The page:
There are also miniature drones that can eavesdrop into windows or climb up walls and pipes. Someday such systems may reach the nano scale, working at the molecular level, resulting in tiny missiles or nanobots destroying a target from the inside out.
Singer writes that the air force sees at least 45% of its future large bomber fleet being able to operate without humans abroad.
And for fighter jocks, like the ones Tom Cruise played in Top Gun, the news is grim. Already there UCAVs (Unmanned Combat Aerial Vehicles), such as Boeing’s X‑45 or Northrup Grumman’s X‑47, which can land on an aircraft carrier. The X‑45 was, in fact, so threatening to the US Air Force’s newest manned fighter planes, F‑222 and F‑35, that the X‑45 was canceled, although some believe it still lives on in the classified “black” budget.
Robot systems are also being envisioned for use in space. The X‑41 Common Aero Vehicle is a cross between an intercontinental ballistic missile and the space shuttle. It would give the United States the ability to crush someone anywhere in the world on 30 minutes notice.
And, as Singer points out, given the increasing number of private companies who are developing space travel capabilities the day may come when they have the ability to conduct military operations on their own. At that point the current private security contractors will have to change their acronym to private space contractors.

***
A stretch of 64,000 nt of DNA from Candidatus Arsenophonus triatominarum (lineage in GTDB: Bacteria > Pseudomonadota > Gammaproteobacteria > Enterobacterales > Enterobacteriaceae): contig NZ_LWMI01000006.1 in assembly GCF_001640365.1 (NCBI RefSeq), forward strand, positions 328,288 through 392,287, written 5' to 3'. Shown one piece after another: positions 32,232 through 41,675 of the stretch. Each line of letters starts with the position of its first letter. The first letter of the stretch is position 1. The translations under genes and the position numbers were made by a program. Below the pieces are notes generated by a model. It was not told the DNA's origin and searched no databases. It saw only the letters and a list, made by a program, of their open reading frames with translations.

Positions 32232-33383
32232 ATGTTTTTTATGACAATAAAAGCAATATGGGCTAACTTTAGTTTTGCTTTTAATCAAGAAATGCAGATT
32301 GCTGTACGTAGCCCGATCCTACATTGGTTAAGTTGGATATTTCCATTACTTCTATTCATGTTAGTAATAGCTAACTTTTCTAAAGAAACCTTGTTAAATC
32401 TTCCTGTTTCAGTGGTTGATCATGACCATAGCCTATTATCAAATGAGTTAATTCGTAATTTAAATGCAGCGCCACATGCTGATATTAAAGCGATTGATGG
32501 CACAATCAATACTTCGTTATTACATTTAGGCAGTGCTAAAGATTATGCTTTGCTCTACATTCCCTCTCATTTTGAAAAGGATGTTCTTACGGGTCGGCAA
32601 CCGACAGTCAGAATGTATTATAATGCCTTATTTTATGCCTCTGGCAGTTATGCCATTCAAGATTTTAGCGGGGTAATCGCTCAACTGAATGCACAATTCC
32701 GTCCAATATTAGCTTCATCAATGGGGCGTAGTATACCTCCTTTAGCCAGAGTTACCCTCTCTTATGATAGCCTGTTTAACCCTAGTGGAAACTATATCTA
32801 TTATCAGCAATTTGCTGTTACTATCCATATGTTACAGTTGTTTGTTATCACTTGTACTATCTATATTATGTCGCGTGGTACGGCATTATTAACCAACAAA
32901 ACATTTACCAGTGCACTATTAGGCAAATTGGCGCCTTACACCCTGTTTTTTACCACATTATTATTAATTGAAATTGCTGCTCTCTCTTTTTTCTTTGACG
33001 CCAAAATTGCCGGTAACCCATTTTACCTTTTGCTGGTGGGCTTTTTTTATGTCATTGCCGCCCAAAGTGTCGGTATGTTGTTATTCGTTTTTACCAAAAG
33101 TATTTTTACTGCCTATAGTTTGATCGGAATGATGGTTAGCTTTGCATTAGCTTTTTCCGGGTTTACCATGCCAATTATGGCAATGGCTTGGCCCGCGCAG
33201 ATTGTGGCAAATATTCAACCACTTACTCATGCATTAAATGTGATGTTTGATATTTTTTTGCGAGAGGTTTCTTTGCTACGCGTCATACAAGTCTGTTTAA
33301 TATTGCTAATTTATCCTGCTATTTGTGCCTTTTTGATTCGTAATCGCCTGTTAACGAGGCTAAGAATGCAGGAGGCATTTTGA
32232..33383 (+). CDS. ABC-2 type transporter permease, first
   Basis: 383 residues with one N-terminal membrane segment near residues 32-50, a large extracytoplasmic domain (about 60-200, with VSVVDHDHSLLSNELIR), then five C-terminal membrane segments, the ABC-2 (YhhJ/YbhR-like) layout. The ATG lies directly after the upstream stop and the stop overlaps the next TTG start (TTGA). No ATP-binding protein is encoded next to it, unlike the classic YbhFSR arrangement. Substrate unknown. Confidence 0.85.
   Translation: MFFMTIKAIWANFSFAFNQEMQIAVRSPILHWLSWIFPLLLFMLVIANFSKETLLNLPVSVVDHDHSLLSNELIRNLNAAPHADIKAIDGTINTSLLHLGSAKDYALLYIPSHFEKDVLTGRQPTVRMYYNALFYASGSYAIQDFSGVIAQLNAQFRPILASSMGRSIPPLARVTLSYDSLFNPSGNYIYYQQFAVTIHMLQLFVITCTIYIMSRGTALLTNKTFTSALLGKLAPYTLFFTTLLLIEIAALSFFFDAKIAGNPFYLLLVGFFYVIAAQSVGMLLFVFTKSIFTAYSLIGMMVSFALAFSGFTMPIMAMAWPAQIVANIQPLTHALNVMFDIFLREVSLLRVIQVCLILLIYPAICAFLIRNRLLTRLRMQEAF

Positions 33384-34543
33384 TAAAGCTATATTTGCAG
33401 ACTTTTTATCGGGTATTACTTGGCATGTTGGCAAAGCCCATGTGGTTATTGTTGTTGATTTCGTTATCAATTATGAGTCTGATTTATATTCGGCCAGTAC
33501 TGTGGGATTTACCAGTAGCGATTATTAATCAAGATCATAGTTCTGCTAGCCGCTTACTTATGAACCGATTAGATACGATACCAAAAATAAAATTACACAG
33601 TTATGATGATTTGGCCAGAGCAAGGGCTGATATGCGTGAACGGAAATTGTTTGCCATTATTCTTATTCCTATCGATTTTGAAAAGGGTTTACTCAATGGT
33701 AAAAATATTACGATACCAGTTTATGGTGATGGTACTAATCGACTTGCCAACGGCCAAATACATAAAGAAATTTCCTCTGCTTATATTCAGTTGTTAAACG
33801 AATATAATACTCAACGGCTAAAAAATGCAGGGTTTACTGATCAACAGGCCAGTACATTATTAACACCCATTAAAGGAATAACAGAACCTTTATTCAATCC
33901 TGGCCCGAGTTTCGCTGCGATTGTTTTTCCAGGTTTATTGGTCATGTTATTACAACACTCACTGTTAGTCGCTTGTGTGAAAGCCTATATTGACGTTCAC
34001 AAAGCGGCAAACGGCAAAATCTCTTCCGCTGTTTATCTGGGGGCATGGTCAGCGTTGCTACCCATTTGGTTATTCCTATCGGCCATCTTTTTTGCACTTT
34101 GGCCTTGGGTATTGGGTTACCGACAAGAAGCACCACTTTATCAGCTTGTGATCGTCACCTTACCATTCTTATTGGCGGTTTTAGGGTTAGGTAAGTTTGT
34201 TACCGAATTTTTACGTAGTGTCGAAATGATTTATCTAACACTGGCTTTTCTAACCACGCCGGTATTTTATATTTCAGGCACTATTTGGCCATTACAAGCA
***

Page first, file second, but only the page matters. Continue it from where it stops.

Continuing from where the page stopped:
All of this is fascinating, as Spock would say, but it poses profound implications for human control over war. Policymakers always like to toss off sound bites about humans being “in the loop” but there is no reason to think that is always true at present and far more reason to think it will be far less so in the future. In fact we started removing men from the loop in World War 2 with the Norden bombsight and the gap has been growing steadily since. As Singer notes, it is lip service, not reality.
Already we have systems like the Aegis Defense system aboard US Navy warships which can operate in an autonomous mode, not needing human authorization to fire. And the sheer amount of sensor data that robotic systems generate will certainly be beyond the ability of human operators to assimilate, no matter how enhanced they are with neural implants or other technology.
Not to mention that the imperatives of warfare are going to make robot autonomy inevitable, if only because once a robot is fired at it is going to need to be able to fire back, without waiting for human approval.
By the way, that Terminator‐like humanoid robot on the battlefield future is not far off. Scientists predict 2020 while soldiers predict 2025.
All of this raises interesting questions. Will robots be vulnerable in the future? Can their communications links and operating systems be hacked? And, if so, what then?